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Master of Research

Why study the Master of Research (Social Sciences)?

Studying a Master of Research (MRes) with us will involve one year of research training, and a second year devoted to a thesis (20,000 - 30,000 words in length). The MRes suits students who have just finished their undergraduate degrees but who want the research skills and industry recognition that comes with the MRes. It also suits those returning to study and also students interested in gaining extra research training on the way to a PhD. Bigger than a final Honours year and faster than a PhD, the Master of Research is perfect for students who want in-class training from experts in humanities and social research methods and who also crave the freedom of independent research and writing time.

In the first year, MRes students will do four subjects that provide a comprehensive foundation in humanities and social research methods. There are three core subjects: LHA401/901 The Writer: Critic, Analyst, Voice; LHA402/902: The Researcher: People, Places, Methods; LHA403/903: The Project and the Plan. You will also complete one discipline specific subject from the following areas: History, Indigenous Studies, Philosophy, Politics and International Studies, Languages, Sociology, Science and Technology Studies and Cultural Studies. Details of these discipline-specific subjects are available in the Course Handbook entry.

You will need to submit a Research Proposal as part of your application. Please use this template in writing your proposal: MRes Research Proposal Template.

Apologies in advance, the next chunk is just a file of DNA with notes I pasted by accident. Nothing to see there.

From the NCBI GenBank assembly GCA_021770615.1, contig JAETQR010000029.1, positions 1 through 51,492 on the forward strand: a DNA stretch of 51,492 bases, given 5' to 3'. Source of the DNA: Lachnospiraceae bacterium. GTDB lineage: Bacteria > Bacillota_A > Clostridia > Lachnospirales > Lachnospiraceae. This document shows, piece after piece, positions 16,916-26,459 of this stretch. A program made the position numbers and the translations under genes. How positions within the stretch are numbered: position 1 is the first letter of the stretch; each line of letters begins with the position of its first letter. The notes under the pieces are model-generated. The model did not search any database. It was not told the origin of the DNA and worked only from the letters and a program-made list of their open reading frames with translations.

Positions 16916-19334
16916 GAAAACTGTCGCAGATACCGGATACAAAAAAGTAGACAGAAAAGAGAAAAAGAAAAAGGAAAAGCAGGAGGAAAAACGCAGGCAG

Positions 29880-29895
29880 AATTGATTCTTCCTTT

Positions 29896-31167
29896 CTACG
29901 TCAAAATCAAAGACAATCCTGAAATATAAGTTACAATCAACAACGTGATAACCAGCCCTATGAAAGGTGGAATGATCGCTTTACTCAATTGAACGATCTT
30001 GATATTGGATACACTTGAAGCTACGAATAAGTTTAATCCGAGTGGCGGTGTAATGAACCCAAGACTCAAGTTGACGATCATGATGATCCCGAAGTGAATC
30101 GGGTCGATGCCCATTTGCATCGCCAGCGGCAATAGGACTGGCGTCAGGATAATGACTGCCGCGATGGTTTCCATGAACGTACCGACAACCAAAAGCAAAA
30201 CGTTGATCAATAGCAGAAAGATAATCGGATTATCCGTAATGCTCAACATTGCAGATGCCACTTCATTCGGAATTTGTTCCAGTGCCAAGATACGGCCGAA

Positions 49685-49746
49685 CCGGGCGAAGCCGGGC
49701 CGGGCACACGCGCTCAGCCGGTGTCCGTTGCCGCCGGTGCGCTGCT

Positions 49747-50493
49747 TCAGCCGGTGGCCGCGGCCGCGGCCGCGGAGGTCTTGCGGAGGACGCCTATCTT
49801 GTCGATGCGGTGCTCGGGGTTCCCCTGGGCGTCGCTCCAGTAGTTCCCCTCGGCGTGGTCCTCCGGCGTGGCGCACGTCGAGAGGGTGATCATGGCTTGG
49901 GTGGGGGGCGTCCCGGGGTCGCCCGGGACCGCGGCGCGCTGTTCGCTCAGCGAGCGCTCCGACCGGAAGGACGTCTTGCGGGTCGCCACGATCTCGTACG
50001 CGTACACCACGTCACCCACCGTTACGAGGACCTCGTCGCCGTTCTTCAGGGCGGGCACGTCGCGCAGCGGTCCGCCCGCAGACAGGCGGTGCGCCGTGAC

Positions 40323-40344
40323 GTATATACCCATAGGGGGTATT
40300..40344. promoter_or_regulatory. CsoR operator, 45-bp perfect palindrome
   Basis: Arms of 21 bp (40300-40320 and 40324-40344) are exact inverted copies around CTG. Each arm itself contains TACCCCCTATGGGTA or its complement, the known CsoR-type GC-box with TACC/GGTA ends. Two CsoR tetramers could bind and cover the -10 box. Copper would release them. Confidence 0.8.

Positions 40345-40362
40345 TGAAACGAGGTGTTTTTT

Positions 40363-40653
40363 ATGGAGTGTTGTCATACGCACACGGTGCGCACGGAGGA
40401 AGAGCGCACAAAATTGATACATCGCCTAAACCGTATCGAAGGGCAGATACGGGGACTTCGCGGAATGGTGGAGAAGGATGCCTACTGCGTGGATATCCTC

Core Subject descriptions

LHA401/901 The Writer: Critic, Analyst, Voice (12 cp)

Our research is only as ever as good as our capacity to communicate it. Developing skills as a writer is an essential part of learning to be an effective researcher; it's how we convince and persuade our readers, challenge beliefs and advocate for a different viewpoint. The art of persuasion relies heavily on our relationship to words and their capacity to spark the imagination and open up new ways of thinking and new worlds. This subject takes students through key aspects of becoming an academic writer and producing high-quality, well informed and effective research that is based in sound argumentation skills, attention to disciplinary genres, style and the development of an academic voice.


LHA402/902: The Researcher: People, Places, Methods (12 cp)

What does it mean to be a 'researcher'? How does the researcher produce data, information and facts in a way that is trustworthy and persuasive? This subject takes students through key aspects of becoming a researcher and producing high-quality, well-informed and effective research. The subject investigates the different types of research methods available to researchers in the Humanities and Social Sciences: for example, interviews, digital archives, ethnographies, focus groups, participant observation, statistics and surveys. It will familiarise students with a variety of research techniques, protocols, integrity and ethics, and provide hands-on experience with different research methods. It will highlight the connection between academic research and the wider community.


 

LHA403/903: The Project and the Plan (12 cp)

This subject offers a combination of coursework and in-class training in thesis planning, as well as the opportunity to complete a preliminary research project. The project is undertaken under with your supervisor and the subject co-ordinator, and will contain elements such as (for example) a literature review or scoping for a major research project to be undertaken in the 2nd year of the MRes.

 

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